Preintuitionism

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In the mathematical philosophy, the pre-intuitionists were a small but influential group who informally shared similar philosophies on the nature of mathematics. The term itself was used by L. E. J. Brouwer, who in his 1951 lectures at Cambridge described the differences between intuitionism and its predecessors:

Of a totally different orientation [from the "Old Formalist School" of Dedekind, Cantor, Peano, Zermelo, and Couturat, etc.] was the Pre-Intuitionist School, mainly led by Poincaré, Borel and Lebesgue. These thinkers seem to have maintained a modified observational standpoint for the introduction of natural numbers, for the principle of complete induction [...] For these, even for such theorems as were deduced by means of classical logic, they postulated an existence and exactness independent of language and logic and regarded its non-contradictority as certain, even without logical proof. For the continuum, however, they seem not to have sought an origin strictly extraneous to language and logic.

The introduction of natural numbers[edit]

The Pre-Intuitionists, as defined by Brouwer, differed from the Formalist standpoint in several ways, particularly in regard to the introduction of natural numbers, or how the natural numbers are defined/denoted. For Poincaré, the definition of a mathematical entity is the construction of the entity itself and not an expression of an underlying essence or existence.

This is to say that no mathematical object exists without human construction of it, both in mind and language.

The principle of complete induction[edit]

This sense of definition allowed Poincaré to argue with Bertrand Russell over Giuseppe Peano's axiomatic theory of natural numbers.

Peano's fifth axiom states:

  • Allow that; zero has a property P;
  • And; if every natural number less than a number x has the property P then x also has the property P.
  • Therefore; every natural number has the property P.

This is the principle of complete induction, which establishes the property of induction as necessary to the system. Since Peano's axiom is as infinite as the natural numbers, it is difficult to prove that the property of P does belong to any x and also x+1. What one can do is say that, if after some number n of trials that show a property P conserved in x and x+1, then we may infer that it will still hold to be true after n+1 trials. But this is itself induction. And hence the argument is a vicious circle.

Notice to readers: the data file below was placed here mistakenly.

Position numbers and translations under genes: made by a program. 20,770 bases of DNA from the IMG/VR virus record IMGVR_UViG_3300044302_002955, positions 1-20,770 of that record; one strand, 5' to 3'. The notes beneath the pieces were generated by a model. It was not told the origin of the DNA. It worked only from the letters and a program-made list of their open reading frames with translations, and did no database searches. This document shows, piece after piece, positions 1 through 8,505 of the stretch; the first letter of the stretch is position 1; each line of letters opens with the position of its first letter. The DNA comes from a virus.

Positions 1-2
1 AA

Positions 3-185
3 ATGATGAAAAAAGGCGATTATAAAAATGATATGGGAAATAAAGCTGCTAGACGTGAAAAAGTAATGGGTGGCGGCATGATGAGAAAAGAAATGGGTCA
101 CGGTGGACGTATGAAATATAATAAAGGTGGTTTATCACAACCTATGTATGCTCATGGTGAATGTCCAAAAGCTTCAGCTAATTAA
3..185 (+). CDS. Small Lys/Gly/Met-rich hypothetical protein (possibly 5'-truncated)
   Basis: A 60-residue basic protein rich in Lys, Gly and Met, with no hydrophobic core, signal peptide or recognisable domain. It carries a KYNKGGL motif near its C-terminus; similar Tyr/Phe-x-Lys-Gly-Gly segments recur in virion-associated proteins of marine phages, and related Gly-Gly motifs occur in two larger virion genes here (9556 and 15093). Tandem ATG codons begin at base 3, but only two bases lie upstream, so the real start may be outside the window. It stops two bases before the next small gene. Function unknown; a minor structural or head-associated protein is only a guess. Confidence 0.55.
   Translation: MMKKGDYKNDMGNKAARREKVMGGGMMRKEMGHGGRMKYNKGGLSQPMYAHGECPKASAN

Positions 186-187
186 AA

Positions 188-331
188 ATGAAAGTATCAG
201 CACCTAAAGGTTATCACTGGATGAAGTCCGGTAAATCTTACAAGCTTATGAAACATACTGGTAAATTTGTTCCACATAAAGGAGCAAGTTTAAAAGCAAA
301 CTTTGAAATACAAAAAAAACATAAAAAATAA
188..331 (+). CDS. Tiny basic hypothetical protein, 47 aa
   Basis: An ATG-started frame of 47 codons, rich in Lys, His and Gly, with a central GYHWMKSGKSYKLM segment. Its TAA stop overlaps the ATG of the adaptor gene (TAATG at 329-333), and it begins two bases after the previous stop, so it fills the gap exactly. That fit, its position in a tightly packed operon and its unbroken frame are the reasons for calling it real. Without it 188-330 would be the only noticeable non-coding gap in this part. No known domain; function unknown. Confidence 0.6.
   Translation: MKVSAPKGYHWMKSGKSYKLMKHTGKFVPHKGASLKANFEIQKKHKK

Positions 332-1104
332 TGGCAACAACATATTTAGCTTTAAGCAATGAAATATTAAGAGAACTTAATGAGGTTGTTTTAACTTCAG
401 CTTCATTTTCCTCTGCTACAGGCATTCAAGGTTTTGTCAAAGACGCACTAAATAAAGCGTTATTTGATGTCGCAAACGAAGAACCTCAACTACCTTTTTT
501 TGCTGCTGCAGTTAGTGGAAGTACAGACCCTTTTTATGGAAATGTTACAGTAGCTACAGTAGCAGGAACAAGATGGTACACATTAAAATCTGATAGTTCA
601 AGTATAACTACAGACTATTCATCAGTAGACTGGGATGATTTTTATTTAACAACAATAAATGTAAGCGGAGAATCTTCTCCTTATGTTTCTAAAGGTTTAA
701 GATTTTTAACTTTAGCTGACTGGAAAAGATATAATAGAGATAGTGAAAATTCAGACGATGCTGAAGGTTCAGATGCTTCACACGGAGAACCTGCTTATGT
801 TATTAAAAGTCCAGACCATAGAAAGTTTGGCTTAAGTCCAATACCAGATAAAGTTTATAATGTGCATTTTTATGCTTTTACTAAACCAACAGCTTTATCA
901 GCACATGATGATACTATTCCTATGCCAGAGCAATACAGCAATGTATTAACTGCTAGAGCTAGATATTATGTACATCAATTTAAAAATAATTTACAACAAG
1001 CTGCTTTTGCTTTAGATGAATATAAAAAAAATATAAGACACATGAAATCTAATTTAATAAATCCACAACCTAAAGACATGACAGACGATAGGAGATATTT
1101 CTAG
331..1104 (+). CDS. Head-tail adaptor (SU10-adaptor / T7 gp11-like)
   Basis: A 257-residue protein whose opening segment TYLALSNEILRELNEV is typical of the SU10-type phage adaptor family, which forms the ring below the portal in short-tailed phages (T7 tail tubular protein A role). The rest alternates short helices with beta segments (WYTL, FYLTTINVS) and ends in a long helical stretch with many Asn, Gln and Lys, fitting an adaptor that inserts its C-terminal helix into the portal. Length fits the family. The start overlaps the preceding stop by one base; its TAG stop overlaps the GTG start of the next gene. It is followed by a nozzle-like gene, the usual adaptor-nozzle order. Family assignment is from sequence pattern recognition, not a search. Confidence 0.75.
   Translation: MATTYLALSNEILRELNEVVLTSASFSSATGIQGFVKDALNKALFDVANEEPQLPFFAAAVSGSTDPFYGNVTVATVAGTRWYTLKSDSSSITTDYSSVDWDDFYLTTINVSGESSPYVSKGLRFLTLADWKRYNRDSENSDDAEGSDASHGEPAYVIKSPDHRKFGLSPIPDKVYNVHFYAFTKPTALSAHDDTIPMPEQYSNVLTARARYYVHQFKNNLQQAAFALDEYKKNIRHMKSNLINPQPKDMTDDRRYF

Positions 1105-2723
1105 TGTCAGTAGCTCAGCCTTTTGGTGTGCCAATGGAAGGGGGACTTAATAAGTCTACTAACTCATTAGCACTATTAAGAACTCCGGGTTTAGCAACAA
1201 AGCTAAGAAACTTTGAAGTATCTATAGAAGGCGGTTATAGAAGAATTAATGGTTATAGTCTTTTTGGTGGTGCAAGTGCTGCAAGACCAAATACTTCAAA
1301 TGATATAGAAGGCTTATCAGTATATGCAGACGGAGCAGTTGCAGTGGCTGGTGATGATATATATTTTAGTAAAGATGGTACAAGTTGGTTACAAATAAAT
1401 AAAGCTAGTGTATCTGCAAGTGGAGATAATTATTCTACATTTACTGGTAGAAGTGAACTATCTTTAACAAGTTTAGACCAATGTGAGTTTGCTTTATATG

From this Poincaré argues that if we fail to establish the consistency of Peano's axioms for natural numbers without falling into circularity, then the principle of complete induction is not provable by general logic.

Thus arithmetic and mathematics in general is not analytic but synthetic. Logicism thus rebuked and Intuition is held up. What Poincaré and the Pre-Intuitionists shared was the perception of a difference between logic and mathematics which is not a matter of language alone, but of knowledge itself.

Arguments over the excluded middle[edit]

It was for this assertion, among others, that Poincaré was considered to be similar to the intuitionists. For Brouwer though, the Pre-Intuitionists failed to go as far as necessary in divesting mathematics from metaphysics, for they still used principium tertii exclusi (the "law of excluded middle").

The principle of the excluded middle does lead to some strange situations. For instance, statements about the future such as "There will be a naval battle tomorrow" do not seem to be either true or false, yet. So there is some question whether statements must be either true or false in some situations. To an intuitionist this seems to rank the law of excluded middle as just as unrigorous as Peano's vicious circle.

Yet to the Pre-Intuitionists this is mixing apples and oranges. For them mathematics was one thing (a muddled invention of the human mind, i.e., synthetic), and logic was another (analytic).

Other Pre-Intuitionists[edit]

The above examples only include the works of Poincaré, and yet Brouwer named other mathematicians as Pre-Intuitionists too; Borel and Lebesgue. Other mathematicians such as Hermann Weyl (who eventually became disenchanted with intuitionism, feeling that it places excessive strictures on mathematical progress) and Leopold Kronecker also played a role - though they are not cited by Brouwer in his definitive speech.

In fact Kronecker might be the most famous of the Pre-Intuitionists for his singular and oft quoted phrase, "God made the natural numbers; all else is the work of man."

Kronecker goes in almost the opposite direction from Poincaré, believing in the natural numbers but not the law of the excluded middle. He was the first mathematician to express doubt on non-constructive existence proofs. That is, proofs that show that something must exist because it can be shown that it is "impossible" for it not to.

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